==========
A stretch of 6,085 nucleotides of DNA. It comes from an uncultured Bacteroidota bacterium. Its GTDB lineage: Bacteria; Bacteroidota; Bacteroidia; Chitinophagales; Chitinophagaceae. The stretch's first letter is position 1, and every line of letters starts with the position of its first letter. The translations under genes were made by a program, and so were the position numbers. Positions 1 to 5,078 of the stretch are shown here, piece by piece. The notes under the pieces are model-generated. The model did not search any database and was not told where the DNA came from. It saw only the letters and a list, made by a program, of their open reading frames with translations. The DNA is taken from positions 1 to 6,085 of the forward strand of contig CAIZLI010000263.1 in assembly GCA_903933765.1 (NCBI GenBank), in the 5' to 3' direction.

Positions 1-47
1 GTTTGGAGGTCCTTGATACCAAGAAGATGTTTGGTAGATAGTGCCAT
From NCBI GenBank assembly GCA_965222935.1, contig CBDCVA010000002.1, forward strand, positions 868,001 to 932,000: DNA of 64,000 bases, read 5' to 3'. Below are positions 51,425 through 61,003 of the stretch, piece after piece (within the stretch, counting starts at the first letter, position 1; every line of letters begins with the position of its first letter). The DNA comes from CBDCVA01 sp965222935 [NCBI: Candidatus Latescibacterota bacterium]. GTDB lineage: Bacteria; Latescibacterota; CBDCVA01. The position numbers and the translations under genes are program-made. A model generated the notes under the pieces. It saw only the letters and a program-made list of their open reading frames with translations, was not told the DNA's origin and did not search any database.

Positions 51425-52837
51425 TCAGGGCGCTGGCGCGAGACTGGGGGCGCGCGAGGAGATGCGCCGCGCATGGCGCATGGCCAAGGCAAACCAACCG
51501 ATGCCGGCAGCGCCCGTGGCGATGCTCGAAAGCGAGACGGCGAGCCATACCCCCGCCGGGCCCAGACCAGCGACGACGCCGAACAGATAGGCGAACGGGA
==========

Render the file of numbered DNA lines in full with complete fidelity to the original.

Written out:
A stretch of 6,085 nucleotides of DNA. It comes from an uncultured Bacteroidota bacterium. Its GTDB lineage: Bacteria; Bacteroidota; Bacteroidia; Chitinophagales; Chitinophagaceae. The stretch's first letter is position 1, and every line of letters starts with the position of its first letter. The translations under genes were made by a program, and so were the position numbers. Positions 1 to 5,078 of the stretch are shown here, piece by piece. The notes under the pieces are model-generated. The model did not search any database and was not told where the DNA came from. It saw only the letters and a list, made by a program, of their open reading frames with translations. The DNA is taken from positions 1 to 6,085 of the forward strand of contig CAIZLI010000263.1 in assembly GCA_903933765.1 (NCBI GenBank), in the 5' to 3' direction.

Positions 1-47
1 GTTTGGAGGTCCTTGATACCAAGAAGATGTTTGGTAGATAGTGCCAT
From NCBI GenBank assembly GCA_965222935.1, contig CBDCVA010000002.1, forward strand, positions 868,001 to 932,000: DNA of 64,000 bases, read 5' to 3'. Below are positions 51,425 through 61,003 of the stretch, piece after piece (within the stretch, counting starts at the first letter, position 1; every line of letters begins with the position of its first letter). The DNA comes from CBDCVA01 sp965222935 [NCBI: Candidatus Latescibacterota bacterium]. GTDB lineage: Bacteria; Latescibacterota; CBDCVA01. The position numbers and the translations under genes are program-made. A model generated the notes under the pieces. It saw only the letters and a program-made list of their open reading frames with translations, was not told the DNA's origin and did not search any database.

Positions 51425-52837
51425 TCAGGGCGCTGGCGCGAGACTGGGGGCGCGCGAGGAGATGCGCCGCGCATGGCGCATGGCCAAGGCAAACCAACCG
51501 ATGCCGGCAGCGCCCGTGGCGATGCTCGAAAGCGAGACGGCGAGCCATACCCCCGCCGGGCCCAGACCAGCGACGACGCCGAACAGATAGGCGAACGGGA